And it can be anything from, uh, alcoholism, arachnoiditis, uh, polio, which we don’t hear a lot about, but that’s still out there. Mytosis. Um, things that, that you have heard of. Fibromyalgia or epilepsy, things that last a long time, that take a lot of. Of attention from our life. And, and for me, having a chronic illness is like getting a certain number of energy.
Pennies every day. You know, you go to work and you, you have, uh, this paycheck that comes in and with people when it comes to health, they don’t think of. What, what’s my paycheck gonna be? When you have a chronic illness, you get 12 pennies a day and you have to learn how to spend them, and that’s all you’re going to get.
And, and so I want people to be prepared and ready to go when, when they’re trying to help somebody with a chronic illness or they themself are living. To and through a chronic illness. Gotcha. So
Tiffany Grant: thinking through the definition you just gave, would that also include like asthma and diabetes and depression?
Barby Ingle: Absolutely, it can affect you physically, mentally, spiritually. Uh, chronic diseases can attack multiple systems of your life. So not just your finances, but your, your physical wellbeing, your mental wellbeing, your spiritual wellbeing. It can affect every single aspect. So it’s definitely something that you need to stay on top of When.
Getting your life organized and trying to live your best life despite facing these challenges.
Tiffany Grant: Ah, okay. So now that I understand that, I’m like, oh, I have chronic diseases and illnesses cuz I have asthma. Yes, I have depression and anxiety. And so I’m like, okay, so. Teach me what I need to know, so I’m not overpay for these services.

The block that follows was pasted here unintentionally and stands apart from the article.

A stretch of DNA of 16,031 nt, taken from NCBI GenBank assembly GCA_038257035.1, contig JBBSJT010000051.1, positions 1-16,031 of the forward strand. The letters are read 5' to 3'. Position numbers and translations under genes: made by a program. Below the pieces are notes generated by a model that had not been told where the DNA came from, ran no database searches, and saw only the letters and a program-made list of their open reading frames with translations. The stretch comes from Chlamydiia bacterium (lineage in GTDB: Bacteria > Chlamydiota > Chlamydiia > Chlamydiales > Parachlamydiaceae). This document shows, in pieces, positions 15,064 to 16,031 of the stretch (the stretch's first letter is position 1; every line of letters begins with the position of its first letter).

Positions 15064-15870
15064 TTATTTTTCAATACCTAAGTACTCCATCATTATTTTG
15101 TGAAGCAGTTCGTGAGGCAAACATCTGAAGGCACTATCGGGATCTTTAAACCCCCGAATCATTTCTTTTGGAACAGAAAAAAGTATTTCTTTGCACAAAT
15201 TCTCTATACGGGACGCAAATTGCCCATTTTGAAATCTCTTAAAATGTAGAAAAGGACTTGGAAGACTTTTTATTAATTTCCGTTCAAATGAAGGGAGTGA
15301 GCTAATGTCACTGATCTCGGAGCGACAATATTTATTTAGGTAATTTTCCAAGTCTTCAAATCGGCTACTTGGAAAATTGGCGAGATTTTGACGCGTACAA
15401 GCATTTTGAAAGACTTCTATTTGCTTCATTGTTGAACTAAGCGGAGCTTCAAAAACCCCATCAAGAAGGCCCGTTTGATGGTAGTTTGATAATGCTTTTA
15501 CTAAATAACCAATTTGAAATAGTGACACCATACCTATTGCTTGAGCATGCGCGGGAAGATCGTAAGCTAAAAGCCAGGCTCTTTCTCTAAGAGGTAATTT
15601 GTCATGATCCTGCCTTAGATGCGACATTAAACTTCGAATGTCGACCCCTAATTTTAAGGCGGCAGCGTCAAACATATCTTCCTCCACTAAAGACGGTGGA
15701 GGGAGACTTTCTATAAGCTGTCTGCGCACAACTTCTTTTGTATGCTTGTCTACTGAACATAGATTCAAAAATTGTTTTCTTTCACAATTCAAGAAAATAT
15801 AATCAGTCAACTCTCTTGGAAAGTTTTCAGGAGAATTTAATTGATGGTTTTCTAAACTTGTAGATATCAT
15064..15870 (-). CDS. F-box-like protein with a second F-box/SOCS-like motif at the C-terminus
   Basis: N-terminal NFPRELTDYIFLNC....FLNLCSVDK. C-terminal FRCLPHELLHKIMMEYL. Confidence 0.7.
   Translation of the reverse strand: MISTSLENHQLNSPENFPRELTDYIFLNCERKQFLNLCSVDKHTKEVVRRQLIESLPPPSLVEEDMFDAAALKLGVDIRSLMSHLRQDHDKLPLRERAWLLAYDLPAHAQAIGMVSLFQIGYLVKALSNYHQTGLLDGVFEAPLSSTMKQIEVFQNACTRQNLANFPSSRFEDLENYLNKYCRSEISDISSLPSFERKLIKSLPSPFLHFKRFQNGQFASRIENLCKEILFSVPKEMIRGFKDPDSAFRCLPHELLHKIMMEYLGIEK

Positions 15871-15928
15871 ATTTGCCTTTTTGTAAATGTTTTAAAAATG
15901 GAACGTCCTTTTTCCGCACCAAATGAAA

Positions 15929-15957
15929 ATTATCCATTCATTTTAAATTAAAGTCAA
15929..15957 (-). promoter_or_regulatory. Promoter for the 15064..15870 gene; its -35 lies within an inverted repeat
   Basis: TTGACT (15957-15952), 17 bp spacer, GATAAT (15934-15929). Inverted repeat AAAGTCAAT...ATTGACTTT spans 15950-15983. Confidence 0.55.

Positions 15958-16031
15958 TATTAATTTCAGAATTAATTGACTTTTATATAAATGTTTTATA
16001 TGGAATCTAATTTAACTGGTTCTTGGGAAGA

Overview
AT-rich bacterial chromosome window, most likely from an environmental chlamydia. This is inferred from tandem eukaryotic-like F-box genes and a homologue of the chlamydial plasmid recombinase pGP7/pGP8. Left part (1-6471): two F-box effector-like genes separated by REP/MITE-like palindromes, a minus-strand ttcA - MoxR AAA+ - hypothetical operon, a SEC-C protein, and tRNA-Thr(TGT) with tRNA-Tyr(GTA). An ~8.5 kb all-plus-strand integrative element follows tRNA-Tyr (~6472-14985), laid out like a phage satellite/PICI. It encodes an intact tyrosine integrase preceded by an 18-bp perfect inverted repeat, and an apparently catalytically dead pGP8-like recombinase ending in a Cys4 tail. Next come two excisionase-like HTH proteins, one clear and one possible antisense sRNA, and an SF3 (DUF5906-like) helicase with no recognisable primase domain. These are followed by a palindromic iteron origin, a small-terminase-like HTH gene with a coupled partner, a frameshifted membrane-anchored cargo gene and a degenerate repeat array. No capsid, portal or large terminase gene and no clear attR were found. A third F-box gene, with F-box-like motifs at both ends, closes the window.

So let’s hop into that Barbie. What are some things with people like myself now? Um, yes, have chronic illnesses. What are some things that we should be thinking about or looking at when it comes to our medical care?
Barby Ingle: When it comes to medical care, one of the hardest challenges when it’s chronic is keeping that care ongoing and being able to afford it in our lives without putting a burden on our families.
And the people around us that love us and are, and are helping us. So I would say if you, I’m gonna start off with the people who are underinsured or don’t have insurance cuz they don’t know that they can do these things. But first is you can negotiate if you ha if you need an appointment, you can call and say, what is your cash price?
Can the, the, the medical provider. Send me to a nurse practitioner or somebody that is overseen by the medical provider, by the doctor that costs less to see, but I still have resources and access to that doctor. So that can save you money right off the bat by calling and negotiating and not just, you know, relying on, okay.